Protests over the Cross-Strait trade pact have been widely reported by BBC, CNN, Washington Post, New York Times, Japan Economic Times, and Al Jazeera.
This ‘Sunflower Student Movement’ is protesting against the ‘black box processes' of the KMT government. The sit-in continued on March 21 with 40,000 people occupying in the Legislative Yuan in Taipei.
Students had hoped a response by noon of March 21 from President Ma Ying-jeou, but there was none. The students declared to the press that the protest will expand.
As the weekend is approaching, people in Southern Taiwan are organizing trips to join the protests in Taipei.
Zhang Haitao, netizen in Xinjiang: “I feel it is like the Beijing in 1989. These students are yearning for democracy and freedom of public opinion, and don’t want to see Taiwan's economy being hijacked by the mainland.”
BBC Chinese reported that the people in Taiwan have always had a deep-seated fear. Beijing authorities have attempted to annex Taiwan through it’s economy. With increasingly frequent and close cross-strait exchanges, fear and distrust has increased too.
Qin Yongmin, Wuhan human rights activist: “Taiwanese people are very worried about mainlaind China controlling and infiltrating the economics and politics of their country. This is not to mention the regression of their democracy.”
King Pu-tsung, Taiwan's chief representative to the US, will become Taiwan's National Security Council Secretary General on March 25. On his way back to Taiwan on March 20, he told media at the U.S. airport that American society will not tolerate ‘violent’ behavior like the Taiwanese students in the protest. It has now become a concern that the Taiwanese government will conduct forceful removal of protestors.
Wuhan human rights activist Qin Yongmin indicates that it is marks a sad moment for Taiwan. That is, the need to engage in protecting democracy in Taiwan in such manner, because of facing the threat from the Chinese Communist Party.
Qin Yongmin: “When a major policy violates public opinion, the people can rise up and express different opinions. Even if this is in the form of occupation of the Legislative Yuan, in order to express their demands. The people of Taiwan are clearly demonstrating their sense of maturity.”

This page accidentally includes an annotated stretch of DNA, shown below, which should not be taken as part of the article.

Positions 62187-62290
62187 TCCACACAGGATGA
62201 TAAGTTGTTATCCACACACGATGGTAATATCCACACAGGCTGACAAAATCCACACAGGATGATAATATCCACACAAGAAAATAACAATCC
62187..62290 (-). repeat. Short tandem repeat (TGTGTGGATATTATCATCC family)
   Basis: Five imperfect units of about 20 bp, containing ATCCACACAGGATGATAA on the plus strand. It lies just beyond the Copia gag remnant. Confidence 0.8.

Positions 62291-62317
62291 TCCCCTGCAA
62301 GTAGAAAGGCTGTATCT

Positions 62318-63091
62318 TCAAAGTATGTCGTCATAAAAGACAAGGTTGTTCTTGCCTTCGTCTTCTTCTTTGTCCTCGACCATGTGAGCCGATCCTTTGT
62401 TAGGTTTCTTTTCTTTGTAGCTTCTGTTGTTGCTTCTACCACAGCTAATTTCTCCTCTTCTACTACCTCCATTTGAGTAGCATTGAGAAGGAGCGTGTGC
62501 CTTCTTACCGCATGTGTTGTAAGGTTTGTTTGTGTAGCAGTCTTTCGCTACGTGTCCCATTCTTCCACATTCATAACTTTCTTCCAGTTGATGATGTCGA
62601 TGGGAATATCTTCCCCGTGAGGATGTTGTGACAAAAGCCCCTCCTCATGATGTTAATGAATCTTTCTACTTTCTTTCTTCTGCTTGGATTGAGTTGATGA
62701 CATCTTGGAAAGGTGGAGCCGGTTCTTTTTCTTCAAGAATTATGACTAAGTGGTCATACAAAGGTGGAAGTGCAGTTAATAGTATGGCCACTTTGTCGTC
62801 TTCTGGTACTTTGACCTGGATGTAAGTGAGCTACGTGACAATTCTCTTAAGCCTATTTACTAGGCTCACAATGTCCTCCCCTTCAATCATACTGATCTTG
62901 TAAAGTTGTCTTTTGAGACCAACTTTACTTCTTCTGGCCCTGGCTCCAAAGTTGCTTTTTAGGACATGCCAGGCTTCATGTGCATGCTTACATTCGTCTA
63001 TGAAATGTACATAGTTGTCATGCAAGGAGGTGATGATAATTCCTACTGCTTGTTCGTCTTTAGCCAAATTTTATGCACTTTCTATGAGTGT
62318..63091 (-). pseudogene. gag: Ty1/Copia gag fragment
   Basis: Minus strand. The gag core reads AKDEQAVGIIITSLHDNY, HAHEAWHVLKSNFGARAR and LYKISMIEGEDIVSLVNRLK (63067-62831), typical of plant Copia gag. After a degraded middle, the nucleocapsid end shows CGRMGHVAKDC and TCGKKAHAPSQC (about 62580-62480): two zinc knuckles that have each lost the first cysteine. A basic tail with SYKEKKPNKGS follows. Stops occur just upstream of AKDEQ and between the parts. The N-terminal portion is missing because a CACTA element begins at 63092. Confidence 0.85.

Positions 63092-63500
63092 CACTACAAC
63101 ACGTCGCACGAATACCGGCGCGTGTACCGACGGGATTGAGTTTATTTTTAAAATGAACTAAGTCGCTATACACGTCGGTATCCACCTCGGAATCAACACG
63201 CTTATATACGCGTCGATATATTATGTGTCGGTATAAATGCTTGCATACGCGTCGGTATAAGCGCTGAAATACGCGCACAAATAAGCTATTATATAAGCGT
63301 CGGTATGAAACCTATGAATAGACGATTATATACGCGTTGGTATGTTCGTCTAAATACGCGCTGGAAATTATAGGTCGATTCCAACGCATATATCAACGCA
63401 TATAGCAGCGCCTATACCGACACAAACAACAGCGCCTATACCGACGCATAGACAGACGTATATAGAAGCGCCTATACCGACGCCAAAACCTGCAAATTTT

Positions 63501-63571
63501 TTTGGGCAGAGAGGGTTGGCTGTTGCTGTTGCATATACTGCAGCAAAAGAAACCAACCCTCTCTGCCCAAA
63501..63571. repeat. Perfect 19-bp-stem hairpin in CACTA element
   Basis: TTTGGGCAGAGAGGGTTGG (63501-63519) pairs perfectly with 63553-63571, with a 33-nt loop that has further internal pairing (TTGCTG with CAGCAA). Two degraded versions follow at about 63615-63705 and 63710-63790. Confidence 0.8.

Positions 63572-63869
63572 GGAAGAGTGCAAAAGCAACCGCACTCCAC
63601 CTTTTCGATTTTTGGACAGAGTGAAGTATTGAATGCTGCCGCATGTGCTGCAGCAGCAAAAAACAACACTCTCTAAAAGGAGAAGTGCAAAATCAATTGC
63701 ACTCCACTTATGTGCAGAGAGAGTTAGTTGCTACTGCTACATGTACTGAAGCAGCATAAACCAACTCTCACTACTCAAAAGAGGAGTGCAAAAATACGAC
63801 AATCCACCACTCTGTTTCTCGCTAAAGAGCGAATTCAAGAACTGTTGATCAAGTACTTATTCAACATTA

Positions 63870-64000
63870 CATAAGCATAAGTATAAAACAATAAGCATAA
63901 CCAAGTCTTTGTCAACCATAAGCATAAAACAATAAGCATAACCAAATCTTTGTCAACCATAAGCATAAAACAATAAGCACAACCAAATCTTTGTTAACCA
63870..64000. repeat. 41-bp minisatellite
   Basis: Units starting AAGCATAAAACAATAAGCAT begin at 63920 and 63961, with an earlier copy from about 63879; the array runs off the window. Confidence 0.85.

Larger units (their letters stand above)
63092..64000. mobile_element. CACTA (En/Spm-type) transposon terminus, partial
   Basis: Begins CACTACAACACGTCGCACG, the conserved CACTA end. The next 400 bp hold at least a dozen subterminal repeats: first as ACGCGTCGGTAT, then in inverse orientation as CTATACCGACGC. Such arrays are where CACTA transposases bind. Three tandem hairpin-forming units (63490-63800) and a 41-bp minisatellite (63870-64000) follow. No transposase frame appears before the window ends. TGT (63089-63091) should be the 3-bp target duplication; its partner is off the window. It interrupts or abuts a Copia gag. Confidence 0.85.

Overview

Qin Yongmin expresses his admiration for the mature democratic consciousness of Taiwanese people.
Zhu Xinxin, a former editor of Hebei People's Radio Zhu warns, that the Chinese people have no freedom of speech. However, they have great hope for Taiwan’s progress in democracy. The CCP’s united front tactics are what the Taiwanese people ought to watch out for.
Zhu Xinxin, former editor of Hebei People's Radio: “We should be wary of politicians betraying the interests of Taiwan. We should be alert to infiltration and various controlling of Taiwan’s politics through economic and cultural means. Watch out for the cunning and evil CCP. Don’t hold onto any hope to interact with the Communist Party. Taiwan must hold on to its bottom line and insist on the basic principles.”
Netizens pointed out that the Taiwanese students’ occupying the Legislative Yuan was them questioning the trade agreement with the mainland. The students think that this process bypassed any democratic progress. However, the KMT government’s anxiety to quickly sign the agreement also reveals the wider international trend of appeasing the Chinese Communist Party. The CCP wants the world to willingly sacrifice their own resources, environment, and well-being’s of citizens. This is done in exchange for recognition of the CCP’s legitimacy.
Sun Wenguang, retired Professor from Shandong University: “Taiwan’s situation is in sharp contrast to China. Whoever openly demands Chinese officials to declare their property will be arrested. People deserve the freedom and rights to fully express themselves. The freedom of assembly and human rights were all written in the constitution.”
Taiwanese students’ occupying their governments building has attracted international attention.
A live video broadcast of the sit-in in the Legislature by Japanese video site Niconico Live has drawn more than 800,000 viewers. There are also homemade videos from Japanese netizens explaining the reason why the students are protesting.
Relevant keywords about the Trade Agreement have also become popular on the internet.
The Taiwanese student protest continues in the Legislative Yuan assembly hall, against the Cross-Strait Service Trade Agreement. The agreement, known to involve 64 service industries and thousands of businesses, will effect the livelihoods of nearly 3 million people. Is this trade a fair deal for Taiwan? A recent poll suggests 70% say no. Taiwan’s ruling Kuomintang, or KMT, forcibly passed the Agreement at a congress meeting. It was done within 30 seconds of announcing the motion. This action triggered the student movement. How will the movement end? International media are watching.